Experience of Lithuania’s double transition allows drawing several conclusions. The commitment of reformers and national consensus are of paramount importance for the economic reforms including those which deal with re-regulation of external relations of a country. Domestic politics and dominance of short-term political interests can distort essential reforms and reduce potential benefits which motivate them. To be sure, such systemic reforms as transition to market economy and parallel creation of new sovereign political institutions
, even though often based on the interwar experience or external advice, inevitably are characterized by high uncertainty. But political consensus and popular support for the sovereignty and for concrete economic policy objectives and instruments are important preconditions for better dealing with such uncertainty.
The hostility of Soviet authorities to the idea of the re-established Lithuanian state and to the initial attempts of Lithuanian leaders to re-regulate mutual relations on the basis of international agreements further complicated reform process during the first and a half year in 1990-1991. Although initially population mobilized in the face of economic blockade, but gradually disillusionment with sovereign policies of Lithuania, especially privatization, land reform, banking system which experienced crisis in mid-1990s, spread among voters. This resulted in first coming back to power of former nomenclature party and later in significant support for populist parties which regularly have been gaining seats in the parliament. Only joining the EU and NATO once again mobilized political elite to undertake institutional reforms and to look beyond immediate short-term political horizon.
Lithuanian – Russian relations have been initially characterized by mutual support and good understanding of each other’s aspirations. However, soon as Russia replaced the dissolved Soviet Union as a regional power concerned about preserving its geopolitical status and its domestic politics showing increasingly authoritarian tendencies, management of mutual relations became increasingly difficult. Lithuania’s efforts to re-establish itself as a sovereign nation-state and to become as autonomous as possible from the former empire meant limiting the role of Russia as much as possible. Integration into NATO and the EU was also an important factor influencing bilateral relations. Membership was a way for Lithuania to distance itself from the Soviet past as well as an instrument to increase its bargaining power and its ability to manage interdependency with Russia. As bilateral relations have always been and still remain asymmetrical, with Russia acting from a position of power and often negligence, the dominant strategy of Lithuania has been to internationalize and later to Europeanize its policy towards Russia. The status of the relationship continues to be defined by disputes linked with the treatment of the past, divergent assessment of security concepts in the region, and the difficulties of managing economic relations, especially in the field of energy.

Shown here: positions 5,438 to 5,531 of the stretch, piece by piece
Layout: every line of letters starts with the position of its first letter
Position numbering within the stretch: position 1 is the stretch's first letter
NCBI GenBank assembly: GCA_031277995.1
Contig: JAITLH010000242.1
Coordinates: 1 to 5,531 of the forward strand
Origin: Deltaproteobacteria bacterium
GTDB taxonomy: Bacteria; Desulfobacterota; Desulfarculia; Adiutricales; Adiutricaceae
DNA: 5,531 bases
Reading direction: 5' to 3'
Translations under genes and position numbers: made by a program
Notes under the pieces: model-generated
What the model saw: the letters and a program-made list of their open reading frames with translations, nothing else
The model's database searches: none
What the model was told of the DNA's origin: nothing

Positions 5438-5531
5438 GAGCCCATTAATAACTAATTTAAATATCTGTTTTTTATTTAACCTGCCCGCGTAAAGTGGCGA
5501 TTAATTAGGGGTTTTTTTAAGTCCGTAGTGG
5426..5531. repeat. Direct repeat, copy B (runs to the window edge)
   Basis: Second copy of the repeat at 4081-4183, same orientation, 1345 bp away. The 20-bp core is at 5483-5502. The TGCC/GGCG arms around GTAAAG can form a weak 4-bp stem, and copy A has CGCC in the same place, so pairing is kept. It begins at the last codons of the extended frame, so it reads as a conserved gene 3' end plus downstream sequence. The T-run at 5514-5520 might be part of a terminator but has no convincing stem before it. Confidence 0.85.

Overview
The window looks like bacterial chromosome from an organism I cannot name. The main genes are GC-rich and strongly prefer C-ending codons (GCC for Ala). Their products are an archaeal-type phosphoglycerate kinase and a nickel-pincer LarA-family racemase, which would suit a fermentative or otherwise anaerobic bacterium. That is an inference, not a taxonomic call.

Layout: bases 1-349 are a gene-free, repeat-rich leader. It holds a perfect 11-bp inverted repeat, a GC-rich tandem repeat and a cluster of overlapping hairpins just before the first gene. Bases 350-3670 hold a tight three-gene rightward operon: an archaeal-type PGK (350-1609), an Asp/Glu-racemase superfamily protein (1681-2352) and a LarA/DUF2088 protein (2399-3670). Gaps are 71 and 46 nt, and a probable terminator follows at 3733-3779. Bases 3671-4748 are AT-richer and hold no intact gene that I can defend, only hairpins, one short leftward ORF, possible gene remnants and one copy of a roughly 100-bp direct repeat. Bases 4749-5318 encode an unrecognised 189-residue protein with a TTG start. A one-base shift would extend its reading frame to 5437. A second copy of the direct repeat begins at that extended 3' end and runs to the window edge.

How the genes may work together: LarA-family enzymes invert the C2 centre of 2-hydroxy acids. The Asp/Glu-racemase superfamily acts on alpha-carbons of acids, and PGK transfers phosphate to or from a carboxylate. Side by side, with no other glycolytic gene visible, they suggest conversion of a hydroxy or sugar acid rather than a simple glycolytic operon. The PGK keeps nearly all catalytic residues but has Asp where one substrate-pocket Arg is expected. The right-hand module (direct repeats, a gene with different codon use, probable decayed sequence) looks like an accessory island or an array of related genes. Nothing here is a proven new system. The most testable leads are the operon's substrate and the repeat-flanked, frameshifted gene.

Although relations with Lithuania are not a priority for Russia, the dynamics during the past twenty plus years have produced certain significant issues, as indicated by the debates over Kaliningrad, energy and the politics of history. During the past two decades Russia has employed a wide range of policy tools for arranging relations with Lithuania. The elements of coercion and pressure have included the threat of an energy blockade, delayed ratification of bilateral documents, more recently increase in the price of natural gas above the level charged to most other EU members and selective checks of Lithuanian goods by Russian customs. In a practical sense, opportunities for real economic sanctions were limited by Russia’s dependence on transit via Lithuania to Kaliningrad.
Lithuania is pursuing an energy security policy aimed at diversifying the sources of supply and introducing real competition into the electricity and natural gas sectors still dominated by Russian suppliers. The status quo can be changed only by major shifts in the patterns of mutual dependency, such as Lithuania’s connection to the Northern and Western electricity and natural gas markets, or by domestic politics in Russia. It is the creation of conditions for competition and alternative sources of supply which is planned for 2015-2016 that might become an important factor allowing Lithuanian politics to be less influenced by Russian suppliers and potential manipulation of energy dependency, and therefore might contribute to more constructive bilateral relations with Russia. This is a fundamental precondition for less suspicious bilateral relationship and a natural completion of the process of economic integration into the EU Single market.
Many of the difficulties of re-regulating bilateral economic relations could have been avoided if both countries adopted principles of liberal democracies and avoided using trade relations for political purposes. This draws attention to the importance of sound domestic institutions and the use of international norms in managing bilateral relations between former integrated polities and economies, especially under conditions of asymmetry.
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